The Elites Feed Anti-Immigrant Bias
As recently as the 1990s, Harvard sociologist Michèle Lamont found that working-class men in the New York City area held generally positive attitudes toward immigrants, describing them as “family oriented” and “hard workers, just like us.” Yet real wage growth for the working class has been abysmal for a generation, and for many native-born blue-collar workers the culprit seems obvious—immigration. “My fiancé’s worked at the same company for 21 years and it’s a union [job], and they are hiring Mexicans,” one Trump votertold the Public Religion Research Institute. “And I don’t want to be racial, but that’s all they’re hiring. He makes like $31 an hour, and they’re coming in at making like $8 an hour.”
Economists have demonstrated immigration’s positive effect on gross domestic product, but that misses a crucial point: People don’t live the averages. They live where they live, and see what’s in front of them. In 2016 Donald Trump won far more counties than Hillary Clinton did—but Mrs. Clinton’s roughly 500 counties represented two-thirds of GDP. Mr. Trump won in regions left behind.
Today less than half of Americans born in the 1980s earn more than their parents did, according to a National Bureau of Economic Research study led by Harvard economist Raj Chetty. Antitrade and anti-immigrant voices offer a clear explanation of why good jobs left the U.S. (free trade), and why the jobs that replaced them pay less (immigrants). Those who believe otherwise need to communicate an alternative explanation and recognize that anti-immigrant fervor reflects cultural as well as economic divides.
Global elites pride themselves on their cosmopolitanism. Some younger elites reject the notion of national borders entirely. Many blue-collar whites interpret this as a shocking lack of social solidarity. They are proud to be American because it’s one of the few high-status identities they can claim. Elites, on the other hand, seek social honor by presenting themselves as citizens of the world. And many are, with membership in global networks dating to their college years or earlier. But blue-collar Americans tend to stay close to home because they rely on a small circle of family and friends for jobs, child care and help patching that hole in the roof. These are problems elites solve with money.
Driven in part by their contrary lifestyles and networks, elites and nonelites hold radically different core values. A 2007 study published in the Journal of Personality and Social Psychology found that elites focus on achievement and individuality, while the working class prizes solidarity and loyalty—values that bind members to their communities.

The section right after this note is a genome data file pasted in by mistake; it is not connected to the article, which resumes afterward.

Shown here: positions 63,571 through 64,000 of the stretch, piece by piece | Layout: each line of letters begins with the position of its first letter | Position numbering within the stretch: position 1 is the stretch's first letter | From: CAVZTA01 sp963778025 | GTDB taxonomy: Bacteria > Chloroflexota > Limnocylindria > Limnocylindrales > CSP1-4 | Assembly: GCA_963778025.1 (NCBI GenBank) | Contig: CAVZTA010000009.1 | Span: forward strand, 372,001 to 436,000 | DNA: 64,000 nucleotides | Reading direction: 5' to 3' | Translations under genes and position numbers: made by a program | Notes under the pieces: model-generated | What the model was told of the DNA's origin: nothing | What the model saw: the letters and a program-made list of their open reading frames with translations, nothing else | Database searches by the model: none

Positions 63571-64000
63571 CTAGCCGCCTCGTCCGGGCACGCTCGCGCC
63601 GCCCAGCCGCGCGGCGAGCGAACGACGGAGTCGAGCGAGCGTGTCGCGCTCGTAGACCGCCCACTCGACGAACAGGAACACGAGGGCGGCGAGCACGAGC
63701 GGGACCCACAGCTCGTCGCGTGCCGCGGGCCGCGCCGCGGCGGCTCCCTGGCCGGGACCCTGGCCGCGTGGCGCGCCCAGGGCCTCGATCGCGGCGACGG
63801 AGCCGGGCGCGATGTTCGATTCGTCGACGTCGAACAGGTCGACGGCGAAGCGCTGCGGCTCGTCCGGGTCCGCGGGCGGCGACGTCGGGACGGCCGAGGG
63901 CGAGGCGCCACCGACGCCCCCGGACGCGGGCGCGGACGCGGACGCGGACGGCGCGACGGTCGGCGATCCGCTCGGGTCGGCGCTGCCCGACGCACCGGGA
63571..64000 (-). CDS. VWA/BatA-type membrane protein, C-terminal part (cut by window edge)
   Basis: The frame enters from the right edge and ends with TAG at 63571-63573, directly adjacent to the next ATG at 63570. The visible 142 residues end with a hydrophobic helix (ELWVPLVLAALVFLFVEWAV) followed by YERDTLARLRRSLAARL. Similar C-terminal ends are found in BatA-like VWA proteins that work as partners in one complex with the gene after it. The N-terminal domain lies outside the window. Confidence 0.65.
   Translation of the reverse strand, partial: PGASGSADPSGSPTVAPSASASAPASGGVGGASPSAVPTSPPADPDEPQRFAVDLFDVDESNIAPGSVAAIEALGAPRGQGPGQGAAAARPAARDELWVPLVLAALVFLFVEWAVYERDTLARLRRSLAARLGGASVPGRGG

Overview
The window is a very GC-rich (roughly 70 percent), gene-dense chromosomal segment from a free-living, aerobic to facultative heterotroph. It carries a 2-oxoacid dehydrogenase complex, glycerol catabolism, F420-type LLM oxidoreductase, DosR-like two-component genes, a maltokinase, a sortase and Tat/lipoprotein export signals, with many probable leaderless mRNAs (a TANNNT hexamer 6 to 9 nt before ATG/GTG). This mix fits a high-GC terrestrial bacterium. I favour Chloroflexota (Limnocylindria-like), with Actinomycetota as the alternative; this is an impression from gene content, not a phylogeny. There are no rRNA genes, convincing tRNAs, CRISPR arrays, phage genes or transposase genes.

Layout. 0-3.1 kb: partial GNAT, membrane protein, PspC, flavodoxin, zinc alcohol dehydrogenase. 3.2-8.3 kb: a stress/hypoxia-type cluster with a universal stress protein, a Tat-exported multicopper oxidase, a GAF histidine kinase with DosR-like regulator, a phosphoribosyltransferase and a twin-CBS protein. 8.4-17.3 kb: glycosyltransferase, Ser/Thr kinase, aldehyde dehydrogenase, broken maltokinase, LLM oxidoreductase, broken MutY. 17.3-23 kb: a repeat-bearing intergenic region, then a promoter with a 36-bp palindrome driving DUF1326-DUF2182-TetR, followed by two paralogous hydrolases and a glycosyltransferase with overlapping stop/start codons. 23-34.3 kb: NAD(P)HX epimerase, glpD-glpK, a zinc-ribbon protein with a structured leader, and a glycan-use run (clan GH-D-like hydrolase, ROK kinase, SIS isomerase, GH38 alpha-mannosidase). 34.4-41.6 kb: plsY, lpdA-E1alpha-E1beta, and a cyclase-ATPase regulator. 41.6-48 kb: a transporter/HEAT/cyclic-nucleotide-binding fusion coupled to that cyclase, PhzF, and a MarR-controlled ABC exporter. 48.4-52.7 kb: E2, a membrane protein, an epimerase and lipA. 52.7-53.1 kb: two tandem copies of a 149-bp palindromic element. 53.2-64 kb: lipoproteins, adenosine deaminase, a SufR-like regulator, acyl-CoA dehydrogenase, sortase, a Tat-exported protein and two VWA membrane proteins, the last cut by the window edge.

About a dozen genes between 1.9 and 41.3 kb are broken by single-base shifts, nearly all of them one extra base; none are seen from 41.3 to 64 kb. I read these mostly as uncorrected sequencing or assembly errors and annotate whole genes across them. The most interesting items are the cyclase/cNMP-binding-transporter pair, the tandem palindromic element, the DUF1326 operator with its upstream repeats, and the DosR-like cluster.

This class culture gap is also fueled by what sociologist Arlie Russell Hochschild calls “feeling rules” in her book, “Strangers in Their Own Land.” These unwritten rules govern who deserves sympathy and who doesn’t. Elites’ feeling rules mandate empathy for immigrants, viewed as vulnerable people separated from their families or fleeing persecution, gangs or conflict. This empathetic human-rights lens contrasts sharply with the neoliberal lens elites use for blue-collar Americans, who are often viewed as dimwitted and fat. Homer Simpson is emblematic.
All this has created a toxic environment in both the U.S. and Europe. Three steps can help turn things around. The first is to recognize that the nation-state matters greatly for nonelites in developed countries. “You can’t put a Danish flag on a birthday cake without being called racist,” someone recently commented to me at a book talk in Denmark. Dismissing national pride as nothing more than racism is a recipe for class conflict and more racism. Better by far to embrace national pride, balance it with concern for those outside the nation, and refuse to allow racism to pose as national pride.
The second step is to highlight the ways President Trump’s immigration and trade policies are hurting red-state constituencies that voted for him. Critics can point to farmers unable to find farmworkers, small-business owners unable to find dishwashers, and construction workers hit hard by steel tariffs.
The third step is to fight the scapegoating of immigrants by ensuring that hardworking Americans without college degrees can find good jobs. Economist Branko Milanovic has found that people in the bottom half of rich, developed countries’ income distributions have seen “an absence of real income growth” since 1988. What’s happening, Mr. Milanovic argues, is the “greatest reshuffle of individual incomes since the Industrial Revolution.” The Bureau of Labor Statistics reports that average wages fell last year for nonsupervisory workers in the U.S.
There’s no inherent reason why native-born blue-collar workers should be anti-immigrant. They often hold similar attitudes toward hard work and family values. Elites who sympathize with immigrants do themselves no favors by dismissing the working class as too bigoted or too stupid to recognize the economic benefits of immigration. Instead they should actually try to make the case and address the causes of anti-immigrant scapegoating.
Ms. Williams is a law professor at the University of California, Hastings, and author of “White Working Class” (Harvard Business Review, 2017).
Appeared in the July 10, 2018, print edition.